Moving around the online advertising sphere, you’ve come across many terms and explanations that do not always come in line with one another. At some point you might not be sure what to trust, and to solve that impasse you should always look for the context you move around. Although what those abbreviations hide is fixed, the meaning varies for publishers and advertisers. So let’s start at the beginning and dispel doubts regarding CPM and eCPM, which are the most common metrics in monetization.
CPM – Cost Per Mille (thousand)
CPM = (total cost of a campaign/total measured ad impressions) x 1000
Let’s start with an example – if an advertiser pays 50$ for a campaign and the ad receives 50000 impressions then the price agreed on is 1$, because:
CPM = (50/50000) x 1000 = $1
CPM is an advertisers oriented metric. It’s one of the most common cost indicators in digital marketing based on impressions, which occur when a particular advertisement is served on a website. What’s important to acknowledge is that impression is counted whenever a creation responding to an ad request is rendered on the website. That doesn’t necessarily mean the ad has been seen by a user. It might be displayed in the area of a page outside the viewport. CPM is the price of showing a campaign a thousand times under an established condition, which means it states how much it could be paid for an advertisement to appear in one of your placements. In other words, it specifies the price advertisers pay to reach their targeted audience. So as you see, it’s more informative for advertisers since it’s about the price.
eCPM – effective Cost Per Mille (thousand)
eCPM = (total ad revenues/total measured ad impressions) x 1000
For an example, let’s imagine two active campaigns – one with CPM of 1$ and the other one 0.60$. If each campaign bought 1000 ad impressions the publisher earned 1,6$ for 2000 impressions. In such a case eCPM is 0,80$:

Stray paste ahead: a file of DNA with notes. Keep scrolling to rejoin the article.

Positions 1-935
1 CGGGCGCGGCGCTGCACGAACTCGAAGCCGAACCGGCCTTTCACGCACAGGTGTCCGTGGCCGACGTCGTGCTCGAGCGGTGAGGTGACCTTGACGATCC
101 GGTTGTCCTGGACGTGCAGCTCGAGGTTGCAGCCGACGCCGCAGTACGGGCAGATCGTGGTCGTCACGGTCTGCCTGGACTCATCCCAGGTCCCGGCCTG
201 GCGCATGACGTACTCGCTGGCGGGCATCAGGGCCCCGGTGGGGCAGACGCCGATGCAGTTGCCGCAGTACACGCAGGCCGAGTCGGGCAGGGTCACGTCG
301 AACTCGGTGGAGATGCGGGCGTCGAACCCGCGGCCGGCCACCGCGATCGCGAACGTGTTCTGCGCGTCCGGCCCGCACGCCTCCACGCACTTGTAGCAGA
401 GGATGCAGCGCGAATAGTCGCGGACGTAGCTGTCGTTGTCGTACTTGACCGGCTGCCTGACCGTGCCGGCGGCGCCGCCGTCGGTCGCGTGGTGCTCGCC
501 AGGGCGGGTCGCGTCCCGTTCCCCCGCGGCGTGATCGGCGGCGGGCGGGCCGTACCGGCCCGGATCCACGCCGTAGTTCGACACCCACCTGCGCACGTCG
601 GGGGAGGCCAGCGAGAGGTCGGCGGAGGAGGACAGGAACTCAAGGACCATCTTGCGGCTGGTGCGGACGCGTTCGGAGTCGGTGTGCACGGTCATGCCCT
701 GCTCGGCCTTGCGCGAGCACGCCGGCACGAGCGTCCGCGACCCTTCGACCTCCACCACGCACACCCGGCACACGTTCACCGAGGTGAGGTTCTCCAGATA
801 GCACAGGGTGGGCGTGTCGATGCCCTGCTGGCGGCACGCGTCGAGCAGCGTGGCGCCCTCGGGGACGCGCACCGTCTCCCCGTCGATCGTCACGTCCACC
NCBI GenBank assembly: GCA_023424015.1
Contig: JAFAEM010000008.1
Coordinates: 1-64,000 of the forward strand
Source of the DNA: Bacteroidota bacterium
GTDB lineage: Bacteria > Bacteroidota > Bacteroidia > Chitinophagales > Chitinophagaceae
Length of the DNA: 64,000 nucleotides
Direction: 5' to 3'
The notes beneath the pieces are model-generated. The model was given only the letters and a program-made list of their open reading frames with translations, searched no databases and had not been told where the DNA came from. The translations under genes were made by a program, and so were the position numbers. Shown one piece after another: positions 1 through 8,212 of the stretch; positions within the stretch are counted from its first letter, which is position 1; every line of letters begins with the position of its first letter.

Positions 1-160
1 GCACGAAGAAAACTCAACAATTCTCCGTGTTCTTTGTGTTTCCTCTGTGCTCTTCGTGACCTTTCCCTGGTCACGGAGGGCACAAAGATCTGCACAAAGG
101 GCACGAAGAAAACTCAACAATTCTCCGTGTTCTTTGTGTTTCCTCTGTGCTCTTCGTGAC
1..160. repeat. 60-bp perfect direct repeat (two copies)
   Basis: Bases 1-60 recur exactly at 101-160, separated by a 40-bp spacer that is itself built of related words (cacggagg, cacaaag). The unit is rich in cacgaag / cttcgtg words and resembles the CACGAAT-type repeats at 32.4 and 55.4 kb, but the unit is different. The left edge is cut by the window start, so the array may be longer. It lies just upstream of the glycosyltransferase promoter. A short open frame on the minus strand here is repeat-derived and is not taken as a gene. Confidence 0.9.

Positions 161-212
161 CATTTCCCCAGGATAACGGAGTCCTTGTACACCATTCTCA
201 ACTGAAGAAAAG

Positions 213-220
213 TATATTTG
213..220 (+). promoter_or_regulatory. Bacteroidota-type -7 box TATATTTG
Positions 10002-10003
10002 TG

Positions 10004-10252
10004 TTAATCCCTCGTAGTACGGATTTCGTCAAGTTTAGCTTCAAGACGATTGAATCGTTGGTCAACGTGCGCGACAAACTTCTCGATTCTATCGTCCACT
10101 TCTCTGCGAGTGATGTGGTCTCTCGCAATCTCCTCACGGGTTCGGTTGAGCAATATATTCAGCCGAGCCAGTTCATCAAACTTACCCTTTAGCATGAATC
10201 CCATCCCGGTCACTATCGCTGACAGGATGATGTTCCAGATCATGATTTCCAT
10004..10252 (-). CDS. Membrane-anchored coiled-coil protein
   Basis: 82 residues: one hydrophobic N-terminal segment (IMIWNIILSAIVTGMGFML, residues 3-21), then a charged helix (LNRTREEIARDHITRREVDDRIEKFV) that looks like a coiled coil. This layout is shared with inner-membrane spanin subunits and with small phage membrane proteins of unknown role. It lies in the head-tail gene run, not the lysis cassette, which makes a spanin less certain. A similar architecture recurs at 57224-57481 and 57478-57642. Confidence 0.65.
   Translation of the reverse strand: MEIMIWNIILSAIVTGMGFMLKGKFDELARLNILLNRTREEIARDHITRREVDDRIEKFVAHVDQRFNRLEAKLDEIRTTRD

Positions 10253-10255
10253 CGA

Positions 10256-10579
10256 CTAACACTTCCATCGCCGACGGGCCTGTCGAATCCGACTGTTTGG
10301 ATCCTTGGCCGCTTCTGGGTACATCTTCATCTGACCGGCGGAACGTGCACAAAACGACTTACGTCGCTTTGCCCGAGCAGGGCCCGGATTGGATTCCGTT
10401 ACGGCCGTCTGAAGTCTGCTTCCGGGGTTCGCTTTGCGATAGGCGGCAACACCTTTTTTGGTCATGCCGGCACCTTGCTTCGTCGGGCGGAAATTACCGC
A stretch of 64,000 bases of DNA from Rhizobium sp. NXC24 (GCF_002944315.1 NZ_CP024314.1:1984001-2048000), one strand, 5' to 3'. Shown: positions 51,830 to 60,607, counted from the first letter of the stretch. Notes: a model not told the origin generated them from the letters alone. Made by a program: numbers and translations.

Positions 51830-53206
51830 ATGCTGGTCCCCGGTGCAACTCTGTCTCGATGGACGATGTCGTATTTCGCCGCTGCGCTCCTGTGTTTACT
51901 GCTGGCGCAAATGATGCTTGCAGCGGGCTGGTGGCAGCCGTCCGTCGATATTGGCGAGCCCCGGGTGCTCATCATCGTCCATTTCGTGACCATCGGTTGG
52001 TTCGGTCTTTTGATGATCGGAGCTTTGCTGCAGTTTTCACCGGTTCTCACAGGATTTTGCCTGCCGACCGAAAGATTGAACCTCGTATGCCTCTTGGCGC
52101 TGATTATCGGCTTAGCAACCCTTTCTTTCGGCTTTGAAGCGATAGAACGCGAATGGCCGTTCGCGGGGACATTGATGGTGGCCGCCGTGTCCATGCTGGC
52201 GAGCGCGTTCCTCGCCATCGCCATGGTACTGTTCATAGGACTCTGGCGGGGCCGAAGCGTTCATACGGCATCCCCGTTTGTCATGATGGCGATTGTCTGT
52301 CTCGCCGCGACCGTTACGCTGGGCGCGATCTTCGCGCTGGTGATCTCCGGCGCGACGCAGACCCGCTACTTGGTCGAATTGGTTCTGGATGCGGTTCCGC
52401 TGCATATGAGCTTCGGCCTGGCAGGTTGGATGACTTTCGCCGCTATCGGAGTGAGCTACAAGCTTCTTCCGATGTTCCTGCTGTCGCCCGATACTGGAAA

eCPM = (1,6/2000) x 1000 = 0.80
This one is more valuable for publishers since it shows how much a particular ad slot makes. It’s an average rate gathering bids from multiple advertisers, therefore various ad placements, thus different campaigns’ CPMs. In this case, it’s not about the price but combined earnings from all impressions sold by the publisher. eCPM also could take into account prices of various ad slots in use on your website, which differs in value, and its high rates do not represent potential maximum website revenue.
eCPM’s primary function is to help publishers understand the value of impressions generated by their users in relation to ad slots, or per each format (display, video, native ad), etc. It indicates the worth of ad inventory; therefore it’s commonly used in reporting methods. However, since it’s based on rates paid for diverse formats, it’s not enough for proper ad revenue analysis.
Pieces of a puzzle
As you see, both CPM and eCPM are crucial in understanding your ad revenue. They explain why and how advertisers pay for your ad inventory. That makes them essential for efficient optimization you, as a publisher, should keep running. Although both of the described above metrics are equally important, neither of them is enough. That’s because CPMs focus on units, and revenue is about what your website earns as a whole. No worries though, there is a metric that brings it all together – RPM, and you can find out more about it in our article RPM – an essential publisher oriented metric.